10-10-2014 03:09 AM
samee
Quote:
Originally Posted by jerrytheplater View Post
The cylinders/leaves are what I mean for you to break off. You should then be left with a stem.

I know what you mean about hormones, but I keep a container of it at all times. You never know when you'll need it. The fungicide can help.
Ok cool, thanks for that. I should wait till spring to do this, but they are already too long. Plus I will have T8 and a t5ho as lighting for the winter, so Im not worried about low lighting. Ill have to thing about it.
10-10-2014 01:54 AM
jerrytheplater The cylinders/leaves are what I mean for you to break off. You should then be left with a stem.

I know what you mean about hormones, but I keep a container of it at all times. You never know when you'll need it. The fungicide can help.
10-09-2014 08:56 PM
samee
Quote:
Originally Posted by jerrytheplater View Post
I was fooled. I thought the plant on the lower left corner was a Faucaria. Now by looking closer, I'm thinking its your Huernia Life Saver Plant.

Senecio question: They are best propagated in spring or early summer. Take a cutting at least 2" long. Remove enough leaves from bottom to form a stem. Dip in Rooting Hormone powder with a fungicide if possible. Cuttings should be allowed to dry for a few days to form a callous. Plant in a pot and don't water for at least a month or until you see new growth. Or you can lay the cutting on the surface of the potting soil until you see roots forming and then plant. Wait a few days to water.
Thanks Jerry, when you say remove as many leaves, what do you mean? The senecio does not have any leaves. Its just...cylinders. I just wanted to know if you could chop them off and actually have them root (as in, lets say chopping off an aloe leaf will not make it root). Besides that I got the rest covered, I have propagated before So far Ive never had the need for root hormones, Im assuming that stuff would be for tougher to root/propagate plants. Sure it speeds things up but I just dont propagate enough to actually go out, research and buy a hormone.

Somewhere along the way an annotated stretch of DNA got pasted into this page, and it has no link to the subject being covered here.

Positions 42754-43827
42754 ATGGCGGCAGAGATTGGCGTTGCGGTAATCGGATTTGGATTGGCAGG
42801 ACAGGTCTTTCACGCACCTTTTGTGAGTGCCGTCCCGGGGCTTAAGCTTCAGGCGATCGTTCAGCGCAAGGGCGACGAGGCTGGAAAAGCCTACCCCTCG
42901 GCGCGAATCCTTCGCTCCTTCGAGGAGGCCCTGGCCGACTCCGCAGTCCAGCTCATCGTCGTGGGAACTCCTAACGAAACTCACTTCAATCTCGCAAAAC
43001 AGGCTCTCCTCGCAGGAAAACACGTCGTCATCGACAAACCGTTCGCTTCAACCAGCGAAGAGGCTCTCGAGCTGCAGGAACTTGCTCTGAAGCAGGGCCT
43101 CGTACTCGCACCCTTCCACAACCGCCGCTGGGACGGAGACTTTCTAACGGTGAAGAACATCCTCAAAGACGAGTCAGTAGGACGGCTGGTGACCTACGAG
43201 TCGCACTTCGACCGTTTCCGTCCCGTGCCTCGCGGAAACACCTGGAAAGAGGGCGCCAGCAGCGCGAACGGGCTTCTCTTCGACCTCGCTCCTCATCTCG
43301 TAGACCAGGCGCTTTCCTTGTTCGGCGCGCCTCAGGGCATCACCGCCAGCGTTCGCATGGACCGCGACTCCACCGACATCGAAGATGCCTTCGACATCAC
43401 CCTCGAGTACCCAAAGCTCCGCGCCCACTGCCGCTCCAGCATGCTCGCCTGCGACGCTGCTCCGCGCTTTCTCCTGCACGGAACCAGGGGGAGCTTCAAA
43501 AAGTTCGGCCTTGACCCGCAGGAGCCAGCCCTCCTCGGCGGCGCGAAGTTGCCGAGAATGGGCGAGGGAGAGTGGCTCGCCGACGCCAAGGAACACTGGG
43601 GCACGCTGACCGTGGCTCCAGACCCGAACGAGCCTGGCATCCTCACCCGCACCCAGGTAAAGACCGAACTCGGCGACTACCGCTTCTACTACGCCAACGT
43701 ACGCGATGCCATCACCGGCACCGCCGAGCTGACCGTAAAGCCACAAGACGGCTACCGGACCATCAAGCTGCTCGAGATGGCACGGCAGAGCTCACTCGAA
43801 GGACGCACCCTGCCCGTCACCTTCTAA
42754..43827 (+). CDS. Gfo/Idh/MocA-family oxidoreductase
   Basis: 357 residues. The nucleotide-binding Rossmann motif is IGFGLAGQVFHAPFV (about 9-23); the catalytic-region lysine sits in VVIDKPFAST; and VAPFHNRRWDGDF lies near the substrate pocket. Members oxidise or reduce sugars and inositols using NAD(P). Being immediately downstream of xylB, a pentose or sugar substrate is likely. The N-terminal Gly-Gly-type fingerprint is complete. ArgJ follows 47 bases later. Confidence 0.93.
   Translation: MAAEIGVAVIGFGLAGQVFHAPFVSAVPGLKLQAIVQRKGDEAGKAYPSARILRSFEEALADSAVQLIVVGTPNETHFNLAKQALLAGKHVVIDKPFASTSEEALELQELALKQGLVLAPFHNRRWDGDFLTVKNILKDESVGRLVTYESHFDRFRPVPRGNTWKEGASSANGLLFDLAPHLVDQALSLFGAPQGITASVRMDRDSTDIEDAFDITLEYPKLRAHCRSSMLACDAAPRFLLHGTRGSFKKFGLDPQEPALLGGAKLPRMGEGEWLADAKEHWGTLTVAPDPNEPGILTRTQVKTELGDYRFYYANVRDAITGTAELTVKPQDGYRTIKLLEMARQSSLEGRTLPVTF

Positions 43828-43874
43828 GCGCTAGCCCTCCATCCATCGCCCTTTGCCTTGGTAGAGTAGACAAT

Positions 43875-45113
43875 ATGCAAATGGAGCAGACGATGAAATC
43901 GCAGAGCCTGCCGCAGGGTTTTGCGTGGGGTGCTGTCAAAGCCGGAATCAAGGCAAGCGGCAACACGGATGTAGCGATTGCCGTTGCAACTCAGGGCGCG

10-09-2014 04:53 AM
jerrytheplater
Quote:
Originally Posted by samee View Post
I dont have a tiger jaw
I was fooled. I thought the plant on the lower left corner was a Faucaria. Now by looking closer, I'm thinking its your Huernia Life Saver Plant.

Senecio question: They are best propagated in spring or early summer. Take a cutting at least 2" long. Remove enough leaves from bottom to form a stem. Dip in Rooting Hormone powder with a fungicide if possible. Cuttings should be allowed to dry for a few days to form a callous. Plant in a pot and don't water for at least a month or until you see new growth. Or you can lay the cutting on the surface of the potting soil until you see roots forming and then plant. Wait a few days to water.
10-09-2014 04:34 AM
jerrytheplater Here's the dish garden as it was about 10 minutes ago. Brought it indoors and used a flash to take the photo. Same plant list as above and same orientation. Six months growth.

10-09-2014 04:27 AM
samee That looks like an old pic, but I love your semps. Cant wait for them to fill it in. I want to do something like that as well.

Yes the Echinopsis is leaning a bit. They will be going under high light for the winter soon, I will make sure to rotate them next summer. Although I might not be in an apartment by then. I dont have a tiger jaw, is it the aloe right beside Echinopsis? That guy is straight, I recently repotted him. The life saver plant looks like its towards the light, but it was covering the whole pot. They had red bugs on them, by the time I found out there was alot of damage. A good portion of the plant turned to mush and smell bad. I decided to throw away half of it because it was in bad shape and only way to really get rid of the bugs. I sprayed herb oil and its been doing fine since. Perhaps it should be rotated as well.

Question, the Senecio S. Kilimanjaro has grown so tall that its leaning over and eventually, snap or just fall over. So I wanted to cut the plant. I wanted to ask if you can actually propagate like that. When I got the plant some of them were already chopped off, so it seemed. So Im assuming you can do that, just wanted to make sure. Not sure if you know anything about it. I will google and ask on cacti and succulent forum if I dont.
10-09-2014 04:17 AM
jerrytheplater Samee

The flowering Echinopsis seems to be leaning a little. The growth point seems to be leaning toward the sun. The Faucaria Tiger Jaws seem to be leaning. Could be an optical illusion, but it is something to watch for.

On another note, I just uploaded a photo taken April 22, 2014 of my newly planted Sempervivum and Sedum dish garden. I don't know if I've taken an update, but the growth has been amazing. The dish is plastic and 14" in diameter.

Plant list: Newly planted with Sempervivum's I bought at the 2014 CT Cactus and Succulent Show. Clockwise from above the rock: 2 Sempervivum ciliosum Ali Botusch, 2 S. Apple Blossom, 2 Sedum cuttings, 9 S. arachnoidium from Waterford Gardens 2013", 1 Sedum cutting, Creeping Thyme?, 4 S. arachnoidium "cebenese", 3 long Sedum cuttings, lastly 7 S. villiosum alongside the left side of the rock.

10-09-2014 03:53 AM
samee Ive not been rotating them. Which ones are leaning? There are some that seem to be leaning, but very little.
10-08-2014 04:00 AM
jerrytheplater Samee

Do you rotate your pots so the plant gets even exposure from the sun. Don't want to see your plants lean. It looks like a few in your Sept 27 photo are leaning.

I do have a photo of my dish garden. I'll get it up soon. Plants did nicely, some stayed dwarf.